imagine that it's standing on top of a radio.
TV on the Radio – “Dreams” from Desperate Youth, Bloodthirsty Babes (2004) & “Shout Me Out” from Dear Science (2008)
TV on the Radio are one of those bands that people 25 years from now will listen to and say that’s what the ’00s were like. TVotR’s “life-during-wartime bellow that nailed our post-post-9/11 ennui” has been well-documented, not least because the band formed just after 9/11, but the epoch-defining quality of this band goes further than their evocation of dread, suspicion, ambivalence, and boredom. They are the first (pop) band I know of to use inorganic sounds (that is, electronic sounds meant to sound like they emanate from no instrument played with hands; possibily the buzz and hum in the foreground of so many TVotR songs is the White Noise of Don DeLillo) to do some other than evoke dread, suspicion, etc. They use the growl and hiss and chatter of dial-up modems and dead phone lines and blown tube amps and on-the-fritz iPods and overheated laptops and interrupted cell phone service to call forth, sometimes, joy, pleasure, regret — the big-time sweaty heavy-breath emotions. The ones that wear you out. No coincidence that “Wear You Out” is the final track on their first full-length.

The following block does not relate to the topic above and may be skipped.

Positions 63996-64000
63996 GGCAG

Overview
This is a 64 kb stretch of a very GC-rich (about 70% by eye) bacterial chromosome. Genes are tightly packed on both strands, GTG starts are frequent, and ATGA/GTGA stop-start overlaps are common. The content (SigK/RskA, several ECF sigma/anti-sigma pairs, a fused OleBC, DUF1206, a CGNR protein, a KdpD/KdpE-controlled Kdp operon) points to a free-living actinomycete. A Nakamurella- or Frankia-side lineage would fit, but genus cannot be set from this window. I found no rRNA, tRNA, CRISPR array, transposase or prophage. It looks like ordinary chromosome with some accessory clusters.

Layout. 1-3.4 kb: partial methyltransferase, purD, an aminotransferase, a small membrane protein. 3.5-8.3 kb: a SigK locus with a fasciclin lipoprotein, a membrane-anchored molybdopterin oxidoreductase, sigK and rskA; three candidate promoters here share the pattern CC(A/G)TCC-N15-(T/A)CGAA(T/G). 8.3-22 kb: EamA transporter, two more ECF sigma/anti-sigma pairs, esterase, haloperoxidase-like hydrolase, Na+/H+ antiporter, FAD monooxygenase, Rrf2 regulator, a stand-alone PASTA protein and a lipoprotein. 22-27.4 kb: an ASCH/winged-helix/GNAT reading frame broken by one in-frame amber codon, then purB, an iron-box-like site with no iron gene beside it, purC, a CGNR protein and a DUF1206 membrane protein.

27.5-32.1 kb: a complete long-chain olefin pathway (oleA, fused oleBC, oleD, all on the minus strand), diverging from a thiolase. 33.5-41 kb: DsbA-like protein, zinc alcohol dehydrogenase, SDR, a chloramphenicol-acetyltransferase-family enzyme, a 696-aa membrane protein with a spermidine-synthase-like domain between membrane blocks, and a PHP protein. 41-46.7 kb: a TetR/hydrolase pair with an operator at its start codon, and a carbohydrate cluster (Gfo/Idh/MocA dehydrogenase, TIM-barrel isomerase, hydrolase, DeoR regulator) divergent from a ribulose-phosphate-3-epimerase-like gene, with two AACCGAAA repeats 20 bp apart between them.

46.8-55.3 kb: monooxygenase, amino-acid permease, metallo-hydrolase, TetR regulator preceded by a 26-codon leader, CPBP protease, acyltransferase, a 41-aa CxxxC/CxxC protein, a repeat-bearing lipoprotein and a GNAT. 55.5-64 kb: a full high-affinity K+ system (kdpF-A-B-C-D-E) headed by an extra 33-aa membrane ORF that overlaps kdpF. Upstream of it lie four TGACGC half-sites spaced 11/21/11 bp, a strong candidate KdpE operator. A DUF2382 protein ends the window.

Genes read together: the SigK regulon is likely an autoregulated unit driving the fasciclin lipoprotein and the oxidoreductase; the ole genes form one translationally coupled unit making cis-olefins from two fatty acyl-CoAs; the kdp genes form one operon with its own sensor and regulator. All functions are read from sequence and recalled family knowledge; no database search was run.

And, in world where more and more pop music seems to be defined solely by what influences it has combined (as if making worthwhile art were as easy as mixing up a batch of frozen margaritas in a blender; would that that were true), TVotR seem like their own men. It is curious when you can spot the influence, where TVotR seem to pull from an alternative canon: David Bowie, Talking Heads, Peter Gabriel, Pixies, Talk Talk, barbershop quartets, Brooklyn noise (am I the only one picking up heavy TVotR vibes on the new Animal Collective record?), even Tom Petty (listen closely to the verse on “Shout Me Out”). Plus, what they do just sounds so right. At their best (these tunes, “Staring At The Sun,” “Blind,” “Wolf Like Me,” “I Was A Lover,” “A Method,” “Tonight,” “Golden Age”), it’s hard to believe that these songs haven’t always existed.
In conclusion: TV on the Radio fucking rules.
TV on the Radio on the Colbert Report
Interview with lead singer Tunde Adebimpe (includes the money quote: “Or these scientists who are working on making a self-contained black hole—how short is that victory party going to be? And how quickly is someone going to turn that to the worst application? It’s like, “We made a black hole!” “Oh cool, can we watch sex on it?” “No, not really.” “Can we kill someone with it?” “Probably.””)
Buy it here (uh, and how come when I search for “tv on the radio” on amazon, the first thing that pops up is Steve Harvey’s relationship advice book?)
Posted by Glenn